Former EU economistís vision of new society published
Added: (Mon Nov 06 2017)
Pressbox (Press Release) -
A leading UK economist and former economic adviser to the European Parliament has unveiled his vision for the future of society.
Michael Lloyd, who lives in North East England, has reflected on experiences from his distinguished career to arrive at a plausible alternative to the current drive for neo-liberal globalisation.
Michaelís new book, The Revolution of Civil Society, has already reached number two in Amazonís Theory chart.
Michael said: ďI wanted to write a challenge to neo-liberal ideas, across a range of intellectual disciplines, and to provide a direction of travel away from neo-liberalism and its pursuit of individualistic morality
ďThe Revolution of Civil Society sets out a comprehensive analysis and counter-narrative to the neo-liberal market capitalist orthodoxy.
ďThe aim is to argue against not only neo-liberalism, but also its philosophical and political antecedents deriving from John Locke and from Adam Smith, but reflected in Friedrich Hayek and other neo-liberal advocates to the present day.Ē
Throughout the latter decades of the 20th century, more and more countries developed their economic policies based on neo-liberal market economics.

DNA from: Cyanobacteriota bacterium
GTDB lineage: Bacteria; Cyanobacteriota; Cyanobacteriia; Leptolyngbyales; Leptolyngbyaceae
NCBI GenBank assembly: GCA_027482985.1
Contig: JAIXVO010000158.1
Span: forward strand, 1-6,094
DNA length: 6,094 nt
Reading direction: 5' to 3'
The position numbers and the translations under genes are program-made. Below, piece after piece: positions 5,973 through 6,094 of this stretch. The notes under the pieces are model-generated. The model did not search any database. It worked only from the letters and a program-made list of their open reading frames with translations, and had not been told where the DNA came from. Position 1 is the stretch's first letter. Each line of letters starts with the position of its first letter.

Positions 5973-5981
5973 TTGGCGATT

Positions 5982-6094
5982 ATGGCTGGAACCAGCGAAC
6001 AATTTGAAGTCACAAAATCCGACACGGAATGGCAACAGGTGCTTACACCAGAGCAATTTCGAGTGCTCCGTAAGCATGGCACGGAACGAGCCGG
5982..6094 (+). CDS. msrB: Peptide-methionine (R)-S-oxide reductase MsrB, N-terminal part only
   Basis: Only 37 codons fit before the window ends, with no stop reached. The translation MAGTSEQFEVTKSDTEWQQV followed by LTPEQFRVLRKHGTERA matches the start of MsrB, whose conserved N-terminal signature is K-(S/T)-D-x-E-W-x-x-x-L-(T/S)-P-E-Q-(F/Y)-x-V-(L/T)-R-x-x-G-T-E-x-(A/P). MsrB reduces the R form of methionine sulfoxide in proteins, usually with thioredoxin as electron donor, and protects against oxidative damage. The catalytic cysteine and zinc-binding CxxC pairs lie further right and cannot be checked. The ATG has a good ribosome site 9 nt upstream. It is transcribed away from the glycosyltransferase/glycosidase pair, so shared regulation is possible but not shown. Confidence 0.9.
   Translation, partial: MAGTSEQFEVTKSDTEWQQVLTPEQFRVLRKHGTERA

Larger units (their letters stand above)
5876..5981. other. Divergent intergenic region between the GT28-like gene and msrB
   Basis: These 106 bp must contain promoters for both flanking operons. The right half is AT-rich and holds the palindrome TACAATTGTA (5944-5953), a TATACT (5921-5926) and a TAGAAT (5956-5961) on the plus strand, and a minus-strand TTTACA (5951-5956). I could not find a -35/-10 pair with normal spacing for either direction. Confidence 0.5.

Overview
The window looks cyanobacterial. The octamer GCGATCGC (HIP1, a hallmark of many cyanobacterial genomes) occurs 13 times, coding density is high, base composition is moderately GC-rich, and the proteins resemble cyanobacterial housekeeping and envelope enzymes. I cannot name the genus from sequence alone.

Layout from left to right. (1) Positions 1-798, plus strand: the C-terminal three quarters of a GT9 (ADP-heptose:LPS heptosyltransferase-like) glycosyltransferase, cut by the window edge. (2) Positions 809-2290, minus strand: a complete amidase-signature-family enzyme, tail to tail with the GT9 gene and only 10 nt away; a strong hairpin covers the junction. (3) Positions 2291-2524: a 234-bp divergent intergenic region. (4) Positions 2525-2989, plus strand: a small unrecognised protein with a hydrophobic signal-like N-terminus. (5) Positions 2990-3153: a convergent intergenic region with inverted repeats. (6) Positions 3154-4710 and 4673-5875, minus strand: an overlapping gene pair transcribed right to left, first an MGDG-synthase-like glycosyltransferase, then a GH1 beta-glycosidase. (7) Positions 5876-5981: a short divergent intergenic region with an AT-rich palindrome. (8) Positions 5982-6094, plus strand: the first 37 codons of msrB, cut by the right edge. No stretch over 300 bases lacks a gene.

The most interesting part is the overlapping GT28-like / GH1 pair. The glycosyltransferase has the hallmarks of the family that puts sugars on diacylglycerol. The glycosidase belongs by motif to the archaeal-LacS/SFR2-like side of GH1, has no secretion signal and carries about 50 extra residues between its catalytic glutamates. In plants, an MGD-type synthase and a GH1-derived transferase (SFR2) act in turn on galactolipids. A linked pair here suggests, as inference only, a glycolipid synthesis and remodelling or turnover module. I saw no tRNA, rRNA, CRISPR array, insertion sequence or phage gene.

Although promoted as going hand in hand with democracy, neo-liberal market policy is held to lead to inequality; promotes both exploitation and social injustice, and damages the social fabric of society.
Michael believes a revolution of political, economic and social ideas is required to challenge the many wrongs which have occurred during the rapid spread of neo-liberal globalisation.
He argues that: ďA new social enlightenment is required, one which sweeps away the foundations of the liberal individualist enlightenment which persist today in the form of neo-liberal, market economics and its philosophical underpinning, but also challenges the dangerous right-wing populist agendas".
ďThe Revolution of Civil Society shows how this may be achieved.Ē
Note for Editors
After leaving Cambridge, Michael joined the Trades Union Congress as an economist.
Throughout much of the 1970s he was a UK-based official of the European Commission.
He left to become Director of International Affairs at British Shipbuilders, and from the mid-80s ran an economic consultancy concerned with European affairs.
Michael was appointed Economic Adviser to the European Parliament on economic policy and monetary union for two years in the late 1990s.
Michael, still lectures on monetary and regional economics at the Global Policy Institute and on European economic issues at Newcastle University, is planning to write further in-depth books on several of the issues he has raised in The Revolution of Civil Society.